Overview of bhulwa and umar marvi sindhi



This is the native village of Marvi, a symbol of respectable patriotism and chastity of this land.
Who did not accept any pressure or greed? Instead of becoming a queen, she preferred to accept a
life of poverty and problems in Khas Thar. Umar was the chief of Kot belonging to Umar Soor and Qum.
The people of Sindh considered him not only a ruler but also a spiritual leader
One day he was sitting in the court making judgments about people’s cases when a courtier came and
told him that in a village named Mir, there lives a very beautiful and beautiful girl named Marvi.
Umar was enthralled by hearing the beauty of Marwi from the words of this story-telling courtier.
He immediately ordered two camels and set off for Malir’s settlement, accompanied by his courtiers.
Which was a few miles away in the Thar desert
Marvi was engaged to her cousin Khet in her childhood. Both loved each other. But Umar intervened
between them and took Marvi away when she came to draw water at the well with her friends. Marvi
used to moan in life imprisonment. But Umar wanted to marry her. Marvi rejected Umar’s offer and
said, “Umar, your wealth and jewels are not even equal to the dust of my beloved’s feet.” Umar had
ordered that Marwi should be kept in prison until she agrees to the marriage.
On the other hand, Marvi’s weak parents were forced to take care of their daughter and drank blood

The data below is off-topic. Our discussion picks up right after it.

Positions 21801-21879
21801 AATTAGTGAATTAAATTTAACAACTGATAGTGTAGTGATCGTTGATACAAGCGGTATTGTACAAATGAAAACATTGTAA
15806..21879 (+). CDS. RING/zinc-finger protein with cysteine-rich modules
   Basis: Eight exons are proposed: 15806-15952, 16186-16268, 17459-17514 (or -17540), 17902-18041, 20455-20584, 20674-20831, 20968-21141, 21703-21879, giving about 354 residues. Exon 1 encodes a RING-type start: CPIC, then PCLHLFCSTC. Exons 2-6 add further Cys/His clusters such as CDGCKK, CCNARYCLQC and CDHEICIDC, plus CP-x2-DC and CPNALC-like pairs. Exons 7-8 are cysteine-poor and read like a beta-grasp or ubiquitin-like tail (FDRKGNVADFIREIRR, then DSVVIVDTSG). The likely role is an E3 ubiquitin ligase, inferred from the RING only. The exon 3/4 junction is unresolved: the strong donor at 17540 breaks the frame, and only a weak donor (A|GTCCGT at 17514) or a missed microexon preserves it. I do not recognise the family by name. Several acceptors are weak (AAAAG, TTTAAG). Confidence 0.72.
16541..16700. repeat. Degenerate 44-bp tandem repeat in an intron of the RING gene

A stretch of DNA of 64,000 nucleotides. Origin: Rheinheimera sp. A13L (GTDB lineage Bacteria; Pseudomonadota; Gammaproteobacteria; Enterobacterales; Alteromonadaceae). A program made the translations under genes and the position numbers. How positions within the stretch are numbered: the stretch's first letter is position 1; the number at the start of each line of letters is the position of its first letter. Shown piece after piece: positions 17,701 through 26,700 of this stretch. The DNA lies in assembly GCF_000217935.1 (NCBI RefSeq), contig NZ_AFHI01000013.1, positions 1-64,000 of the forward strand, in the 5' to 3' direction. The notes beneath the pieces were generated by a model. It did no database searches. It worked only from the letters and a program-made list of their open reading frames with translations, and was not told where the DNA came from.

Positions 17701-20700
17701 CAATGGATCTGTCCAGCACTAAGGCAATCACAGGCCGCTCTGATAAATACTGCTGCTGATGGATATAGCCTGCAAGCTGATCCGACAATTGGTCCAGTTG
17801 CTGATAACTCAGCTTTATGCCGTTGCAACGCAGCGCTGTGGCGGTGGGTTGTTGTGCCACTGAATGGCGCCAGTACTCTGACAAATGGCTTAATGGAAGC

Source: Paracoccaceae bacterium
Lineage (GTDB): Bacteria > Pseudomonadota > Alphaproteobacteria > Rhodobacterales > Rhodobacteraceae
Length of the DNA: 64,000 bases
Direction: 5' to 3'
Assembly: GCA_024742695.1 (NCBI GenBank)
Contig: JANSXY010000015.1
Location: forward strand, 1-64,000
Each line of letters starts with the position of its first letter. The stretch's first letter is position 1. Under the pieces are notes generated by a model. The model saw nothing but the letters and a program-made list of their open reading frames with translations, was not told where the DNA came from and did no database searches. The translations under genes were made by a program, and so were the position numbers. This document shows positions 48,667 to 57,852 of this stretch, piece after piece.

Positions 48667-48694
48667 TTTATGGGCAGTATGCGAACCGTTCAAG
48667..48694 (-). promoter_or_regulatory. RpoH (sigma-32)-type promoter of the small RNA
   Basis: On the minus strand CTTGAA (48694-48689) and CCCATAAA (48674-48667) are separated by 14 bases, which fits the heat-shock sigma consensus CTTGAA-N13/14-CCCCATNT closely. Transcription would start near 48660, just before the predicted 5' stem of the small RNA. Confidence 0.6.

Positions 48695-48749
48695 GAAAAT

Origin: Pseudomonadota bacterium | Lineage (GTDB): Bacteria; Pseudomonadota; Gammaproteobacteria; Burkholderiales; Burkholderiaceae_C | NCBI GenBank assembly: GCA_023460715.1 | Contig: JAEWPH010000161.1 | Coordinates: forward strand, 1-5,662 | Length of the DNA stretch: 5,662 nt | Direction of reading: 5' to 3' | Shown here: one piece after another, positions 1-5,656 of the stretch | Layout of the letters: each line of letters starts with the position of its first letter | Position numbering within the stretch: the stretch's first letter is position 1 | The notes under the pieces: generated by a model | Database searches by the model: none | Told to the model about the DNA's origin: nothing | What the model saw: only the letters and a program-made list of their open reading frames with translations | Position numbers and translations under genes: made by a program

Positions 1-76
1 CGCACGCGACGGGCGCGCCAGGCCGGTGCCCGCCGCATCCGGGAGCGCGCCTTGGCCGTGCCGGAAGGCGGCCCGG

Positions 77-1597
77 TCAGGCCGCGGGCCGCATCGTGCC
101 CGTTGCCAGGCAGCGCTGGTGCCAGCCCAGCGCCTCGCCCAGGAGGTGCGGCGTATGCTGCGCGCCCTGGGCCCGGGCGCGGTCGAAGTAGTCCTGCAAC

in silence. He reached Umarkot disguised as a fakir and somehow managed to meet Marvi. Both of them
came up with the idea that Marvi should visit the shrine outside the city. Someday Khat will drive
him back. Marvi made Umar happy by saying that if no one comes to pick him up for a month, he will
get married. So Umar removed the restrictions from her and Marwi started going to the shrine with
the women. Finally, one-day Khet saw an opportunity and took Marvi away. After that, Sardar Umar
tried hard but could not get Marvi. This story of chastity and betrayal is a permanent part of
Sindh culture.
According to some traditions, her fiance committed a shirk about her chastity, so the king swore on
the Quran about her chastity in court. According to some traditions, the king bid farewell to Marvi
from his palace by making Marvi his sister. In the village called Bhalwa, the well is still there
from where Marvi, the symbol of chastity, was abducted. (This is important because folk tales are
told from chest to chest. Therefore, there is a little change. Regarding the further folk tales
listed below, there may be some changes in traditions. Therefore, any tradition is 100% authentic.
Nothing can be said about the author).


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